Chile Holds Key Rate Near Zero to Stem Worst Slump Since 80s

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The bank’s board left its key rate at 0.5% — matching a record low — at its meeting Wednesday, and signaled that monetary policy will remain expansive for a long time to support the economy during the coronavirus pandemic.

“The board’s decision to maintain the rate at its technical minimum of 0.5% is consistent with the need for monetary policy to remain in this highly expansive mode for an extended period of time to ensure the convergence of inflation to the 3% target over a two-year horizon,” the central bank said in its statement.

Chile’s businesses were already reeling from months of social unrest when the virus struck, causing a crash in consumer spending and hurting demand for the nation’s copper exports. The central bank said last month it sees the economy shrinking as much as 2.5% this year, which would be its worst performance since 1983.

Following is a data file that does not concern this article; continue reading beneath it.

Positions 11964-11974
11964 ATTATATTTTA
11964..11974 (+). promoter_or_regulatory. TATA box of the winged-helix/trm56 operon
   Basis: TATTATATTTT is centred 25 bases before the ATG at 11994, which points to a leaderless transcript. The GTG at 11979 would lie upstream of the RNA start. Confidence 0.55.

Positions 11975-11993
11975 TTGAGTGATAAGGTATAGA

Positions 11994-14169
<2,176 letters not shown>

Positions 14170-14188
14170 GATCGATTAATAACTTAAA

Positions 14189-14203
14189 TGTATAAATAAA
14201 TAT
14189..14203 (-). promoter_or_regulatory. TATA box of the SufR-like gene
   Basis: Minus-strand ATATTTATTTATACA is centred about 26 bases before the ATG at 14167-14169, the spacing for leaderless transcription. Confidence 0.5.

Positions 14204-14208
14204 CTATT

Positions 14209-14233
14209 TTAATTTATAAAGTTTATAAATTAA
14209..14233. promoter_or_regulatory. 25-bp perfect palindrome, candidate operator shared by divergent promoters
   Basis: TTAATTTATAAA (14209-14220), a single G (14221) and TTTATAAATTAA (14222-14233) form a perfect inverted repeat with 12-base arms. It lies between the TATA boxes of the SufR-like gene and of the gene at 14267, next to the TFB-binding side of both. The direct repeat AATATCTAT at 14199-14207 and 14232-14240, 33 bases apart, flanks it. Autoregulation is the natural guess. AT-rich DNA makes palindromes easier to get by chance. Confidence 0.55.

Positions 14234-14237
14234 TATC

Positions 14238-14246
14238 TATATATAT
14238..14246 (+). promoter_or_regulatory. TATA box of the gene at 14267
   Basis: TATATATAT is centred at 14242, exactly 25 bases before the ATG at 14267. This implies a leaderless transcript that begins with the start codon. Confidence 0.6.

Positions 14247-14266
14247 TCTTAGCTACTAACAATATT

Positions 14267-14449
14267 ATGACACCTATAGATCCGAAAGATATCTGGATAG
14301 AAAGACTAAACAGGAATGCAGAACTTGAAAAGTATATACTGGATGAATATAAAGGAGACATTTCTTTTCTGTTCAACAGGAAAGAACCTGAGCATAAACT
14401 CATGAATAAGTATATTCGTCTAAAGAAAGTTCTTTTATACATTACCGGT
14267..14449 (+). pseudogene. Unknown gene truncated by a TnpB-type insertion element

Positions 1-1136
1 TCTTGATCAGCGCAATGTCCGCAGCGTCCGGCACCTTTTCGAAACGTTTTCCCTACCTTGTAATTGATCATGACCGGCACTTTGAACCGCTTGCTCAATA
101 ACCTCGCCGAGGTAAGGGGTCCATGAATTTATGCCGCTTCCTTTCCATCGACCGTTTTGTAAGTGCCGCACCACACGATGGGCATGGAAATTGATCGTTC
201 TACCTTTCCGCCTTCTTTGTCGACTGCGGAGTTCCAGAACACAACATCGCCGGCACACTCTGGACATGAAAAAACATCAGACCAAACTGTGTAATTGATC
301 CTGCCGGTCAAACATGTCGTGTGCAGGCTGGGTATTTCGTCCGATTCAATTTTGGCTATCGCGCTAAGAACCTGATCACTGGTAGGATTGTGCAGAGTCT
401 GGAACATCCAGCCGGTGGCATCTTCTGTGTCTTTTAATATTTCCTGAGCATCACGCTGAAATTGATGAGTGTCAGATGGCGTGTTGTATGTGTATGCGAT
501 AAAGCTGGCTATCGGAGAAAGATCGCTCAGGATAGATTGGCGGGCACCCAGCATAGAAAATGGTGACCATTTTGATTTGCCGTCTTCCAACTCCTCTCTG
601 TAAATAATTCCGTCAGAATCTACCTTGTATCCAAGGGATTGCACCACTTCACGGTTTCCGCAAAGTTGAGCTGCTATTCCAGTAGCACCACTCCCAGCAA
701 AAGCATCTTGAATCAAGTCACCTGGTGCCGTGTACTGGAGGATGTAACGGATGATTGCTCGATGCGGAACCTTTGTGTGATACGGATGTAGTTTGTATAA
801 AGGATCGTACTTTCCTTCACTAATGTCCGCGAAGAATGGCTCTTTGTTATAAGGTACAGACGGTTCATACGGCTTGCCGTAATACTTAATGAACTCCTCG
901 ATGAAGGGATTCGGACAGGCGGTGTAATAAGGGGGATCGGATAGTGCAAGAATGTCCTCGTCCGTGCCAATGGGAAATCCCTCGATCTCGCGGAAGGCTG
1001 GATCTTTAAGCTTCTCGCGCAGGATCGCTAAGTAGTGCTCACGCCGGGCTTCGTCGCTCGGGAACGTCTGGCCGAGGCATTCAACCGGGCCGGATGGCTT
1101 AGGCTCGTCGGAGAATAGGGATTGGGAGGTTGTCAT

The International Monetary Fund’s estimate is for an even deeper contraction, of 4.5%. Other major economies in the region such as Brazil and Mexico will fare even worse, according to the fund.

The Chilean peso has weakened 19% over the last year, while the benchmark stock index fell to levels last seen in 2009.

Read More: Chile Wants to Limit Dividends Amid Billionaire Retailer Outcry

Chile’s policy makers have cut the benchmark interest rate by 1.25 percentage points over the last two months, are buying local bank bonds to boost liquidity and lower borrowing costs, while also intervening in the foreign exchange market. “The board will evaluate options to intensify the monetary impulse and support financial stability through unconventional instruments if required,” the central bank said in its statement.

At the same time, the government has promised fiscal stimulus measures equivalent to about 7% of gross domestic product.

“Today the problem isn’t the interest rate,” said former central bank chief Vittorio Corbo in a phone interview before Wednesday’s decision. “The central bank has been very aggressive in Chile. A lot of the operations of the central bank have to do more with getting credit moving and getting liquidity in the system.”

(Updates to add central bank comment in third, seventh paragraphs)

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